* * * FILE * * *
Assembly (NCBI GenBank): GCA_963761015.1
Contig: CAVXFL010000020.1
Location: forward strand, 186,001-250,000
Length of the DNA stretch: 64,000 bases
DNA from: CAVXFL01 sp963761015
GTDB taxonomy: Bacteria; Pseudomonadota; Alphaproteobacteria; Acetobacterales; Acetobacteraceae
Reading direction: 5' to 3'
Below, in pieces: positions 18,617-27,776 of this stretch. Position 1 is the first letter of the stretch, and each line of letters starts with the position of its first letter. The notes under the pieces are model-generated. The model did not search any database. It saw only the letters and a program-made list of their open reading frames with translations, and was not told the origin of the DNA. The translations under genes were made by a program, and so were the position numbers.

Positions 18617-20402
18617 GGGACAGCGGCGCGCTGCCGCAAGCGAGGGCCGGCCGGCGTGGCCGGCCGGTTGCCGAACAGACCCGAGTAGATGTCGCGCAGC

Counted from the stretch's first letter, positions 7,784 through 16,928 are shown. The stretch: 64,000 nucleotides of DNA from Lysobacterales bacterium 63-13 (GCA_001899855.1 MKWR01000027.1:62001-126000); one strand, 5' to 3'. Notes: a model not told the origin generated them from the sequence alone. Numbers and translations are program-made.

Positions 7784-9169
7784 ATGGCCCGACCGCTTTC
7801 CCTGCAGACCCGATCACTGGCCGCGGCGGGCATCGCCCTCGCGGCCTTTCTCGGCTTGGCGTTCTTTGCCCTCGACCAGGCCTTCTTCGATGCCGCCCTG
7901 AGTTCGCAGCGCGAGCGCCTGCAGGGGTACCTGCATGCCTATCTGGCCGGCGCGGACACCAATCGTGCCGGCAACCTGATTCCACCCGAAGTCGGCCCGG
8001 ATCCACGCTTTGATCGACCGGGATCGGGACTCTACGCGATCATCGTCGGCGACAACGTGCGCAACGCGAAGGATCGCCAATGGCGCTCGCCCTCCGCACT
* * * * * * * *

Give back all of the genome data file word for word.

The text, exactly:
Assembly (NCBI GenBank): GCA_963761015.1
Contig: CAVXFL010000020.1
Location: forward strand, 186,001-250,000
Length of the DNA stretch: 64,000 bases
DNA from: CAVXFL01 sp963761015
GTDB taxonomy: Bacteria; Pseudomonadota; Alphaproteobacteria; Acetobacterales; Acetobacteraceae
Reading direction: 5' to 3'
Below, in pieces: positions 18,617-27,776 of this stretch. Position 1 is the first letter of the stretch, and each line of letters starts with the position of its first letter. The notes under the pieces are model-generated. The model did not search any database. It saw only the letters and a program-made list of their open reading frames with translations, and was not told the origin of the DNA. The translations under genes were made by a program, and so were the position numbers.

Positions 18617-20402
18617 GGGACAGCGGCGCGCTGCCGCAAGCGAGGGCCGGCCGGCGTGGCCGGCCGGTTGCCGAACAGACCCGAGTAGATGTCGCGCAGC

Counted from the stretch's first letter, positions 7,784 through 16,928 are shown. The stretch: 64,000 nucleotides of DNA from Lysobacterales bacterium 63-13 (GCA_001899855.1 MKWR01000027.1:62001-126000); one strand, 5' to 3'. Notes: a model not told the origin generated them from the sequence alone. Numbers and translations are program-made.

Positions 7784-9169
7784 ATGGCCCGACCGCTTTC
7801 CCTGCAGACCCGATCACTGGCCGCGGCGGGCATCGCCCTCGCGGCCTTTCTCGGCTTGGCGTTCTTTGCCCTCGACCAGGCCTTCTTCGATGCCGCCCTG
7901 AGTTCGCAGCGCGAGCGCCTGCAGGGGTACCTGCATGCCTATCTGGCCGGCGCGGACACCAATCGTGCCGGCAACCTGATTCCACCCGAAGTCGGCCCGG
8001 ATCCACGCTTTGATCGACCGGGATCGGGACTCTACGCGATCATCGTCGGCGACAACGTGCGCAACGCGAAGGATCGCCAATGGCGCTCGCCCTCCGCACT